RCGP General Election manifesto

The RCGP General Election manifesto for England sets out seven steps to save general practice and safeguard our NHS.

We need your help to deliver this message to political parties. Now's the time to speak up and tell your local parliamentary candidates why general practice matters.

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Foreword from Professor Kamila Hawthorne

Chair, Royal College of General Practitioners

General practice is the cornerstone of the NHS, providing care to around 1 million patients every day. Last year, general practice carried out a record 340 million appointments in England. It is the first port of call for most people when they need medical help. Without general practice, the rest of the health service would be overwhelmed, and the NHS simply would not exist as we know it.

But general practice is in crisis. Despite growing patient needs, the size of the GP workforce is shrinking, and general practice buildings and equipment are not fit to deliver 21st-century care due to lack of investment. The Government has failed to meet its target of an additional 6,000 GPs, and in fact, we have at least 950 fewer full-time equivalent GPs in England than in 2019. We are losing GPs faster than we can train them, with over a third of GPs saying they plan to quit in next five years. This would result in an overwhelmed NHS, with longer waiting times, reduced continuity of care and putting patient safety at risk.

As consultants in general practice, GPs have distinct expertise and experience in providing whole person medical care, whilst managing the complexity, uncertainty and risk associated with the continuous care they provide. GPs work at the heart of their communities, striving to provide comprehensive and equitable care for everyone, taking into account their health care needs, stage of life and background. We work in, connect with and lead multidisciplinary teams that care for people and their families, aiming to ensure all of their physical and mental health needs are met. But to fully achieve all of this, GPs need the time, workforce, and resources.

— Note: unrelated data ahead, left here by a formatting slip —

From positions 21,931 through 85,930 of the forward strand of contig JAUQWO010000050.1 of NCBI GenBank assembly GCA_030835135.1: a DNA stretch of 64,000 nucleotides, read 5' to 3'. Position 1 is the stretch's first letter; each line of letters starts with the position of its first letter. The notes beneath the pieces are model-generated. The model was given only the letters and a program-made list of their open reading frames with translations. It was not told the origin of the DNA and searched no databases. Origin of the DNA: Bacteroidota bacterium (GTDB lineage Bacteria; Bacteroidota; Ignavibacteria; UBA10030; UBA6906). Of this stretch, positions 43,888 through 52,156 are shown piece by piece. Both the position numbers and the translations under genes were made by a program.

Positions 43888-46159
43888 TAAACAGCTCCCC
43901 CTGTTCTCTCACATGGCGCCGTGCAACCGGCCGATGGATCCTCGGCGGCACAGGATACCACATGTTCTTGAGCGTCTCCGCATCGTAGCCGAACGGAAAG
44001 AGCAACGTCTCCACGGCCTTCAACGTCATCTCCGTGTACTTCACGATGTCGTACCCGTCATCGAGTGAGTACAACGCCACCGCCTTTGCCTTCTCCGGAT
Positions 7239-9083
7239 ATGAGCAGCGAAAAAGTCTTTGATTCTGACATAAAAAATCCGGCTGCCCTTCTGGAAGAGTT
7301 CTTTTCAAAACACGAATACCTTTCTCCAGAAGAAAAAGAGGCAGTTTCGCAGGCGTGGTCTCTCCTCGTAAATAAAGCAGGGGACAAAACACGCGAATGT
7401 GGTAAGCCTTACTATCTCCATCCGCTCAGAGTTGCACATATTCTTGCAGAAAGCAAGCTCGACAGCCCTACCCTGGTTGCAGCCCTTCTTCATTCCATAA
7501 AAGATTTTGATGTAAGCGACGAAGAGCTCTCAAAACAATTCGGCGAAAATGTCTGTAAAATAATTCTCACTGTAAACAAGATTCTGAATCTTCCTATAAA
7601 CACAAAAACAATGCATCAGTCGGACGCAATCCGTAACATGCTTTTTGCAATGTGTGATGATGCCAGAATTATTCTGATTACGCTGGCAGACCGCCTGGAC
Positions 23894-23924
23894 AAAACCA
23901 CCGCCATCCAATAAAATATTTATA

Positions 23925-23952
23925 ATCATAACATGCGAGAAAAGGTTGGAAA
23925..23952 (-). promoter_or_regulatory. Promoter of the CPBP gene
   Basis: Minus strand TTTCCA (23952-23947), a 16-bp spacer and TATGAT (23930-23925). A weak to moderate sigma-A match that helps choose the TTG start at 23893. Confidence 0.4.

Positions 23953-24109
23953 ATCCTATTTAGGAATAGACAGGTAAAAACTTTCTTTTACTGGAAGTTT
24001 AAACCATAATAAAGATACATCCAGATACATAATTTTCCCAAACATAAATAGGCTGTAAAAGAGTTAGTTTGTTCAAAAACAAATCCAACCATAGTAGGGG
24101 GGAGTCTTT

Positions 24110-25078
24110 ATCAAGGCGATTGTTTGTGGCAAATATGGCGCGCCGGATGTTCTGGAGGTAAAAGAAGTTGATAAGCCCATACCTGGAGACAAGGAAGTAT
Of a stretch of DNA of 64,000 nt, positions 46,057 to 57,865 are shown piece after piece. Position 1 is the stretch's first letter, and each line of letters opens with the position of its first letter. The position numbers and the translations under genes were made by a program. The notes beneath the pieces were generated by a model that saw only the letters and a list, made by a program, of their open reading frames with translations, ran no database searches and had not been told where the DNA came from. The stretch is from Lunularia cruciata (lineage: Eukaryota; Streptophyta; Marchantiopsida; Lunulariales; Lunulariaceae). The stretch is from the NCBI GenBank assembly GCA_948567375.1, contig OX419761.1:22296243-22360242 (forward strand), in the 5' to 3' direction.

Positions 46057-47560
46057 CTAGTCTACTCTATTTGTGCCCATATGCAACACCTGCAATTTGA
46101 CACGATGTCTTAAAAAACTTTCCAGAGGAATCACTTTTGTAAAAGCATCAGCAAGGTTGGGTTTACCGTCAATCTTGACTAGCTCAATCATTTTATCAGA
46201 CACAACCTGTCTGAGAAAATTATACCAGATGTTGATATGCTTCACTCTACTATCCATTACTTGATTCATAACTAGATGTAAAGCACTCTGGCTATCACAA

Investing in primary care leads to better health outcomes and delivers value to the NHS, the economy and society as a whole. The NHS Confederation has calculated that for every £1 invested in needy areas of primary care, at least £14 is delivered in productivity across the working community. Yet the proportion of NHS investment in general practice has fallen and funding is even less in deprived areas once patient needs are taken into account.

That’s why it is critical that all political parties make improving access to general practice and patient care a top priority in their manifestos ahead of the next general election.

RCGP general election manifesto (PDF file, 1.3 MB)

Seven steps to save general practice and safeguard our NHS

1. Protect patient safety by introducing a national alert system to flag unsafe levels of workload and allow practices to access additional support

Every Integrated Care System (ICS) should be required to establish alert systems for general practice, similar to the ‘Operational Pressures Escalation Levels Framework’ in hospitals. As part of this, there needs to be a nationally agreed framework setting out how ICSs can support practices so that patient safety is protected as much as possible.

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2. Ensure patients get the care they need, closer to home, by increasing the share of NHS funding for general practice

Despite moves to shift patient care out of hospitals and into the community, there has not been a sufficient transfer of NHS funding to general practice. General practice urgently needs greater investment to enable more patients to be seen within their communities, to prevent ill health and reduce the need for patients to go to hospital.

Lady with pink hair smiling at another lady sitting in front of her. Both women are in a GP practice.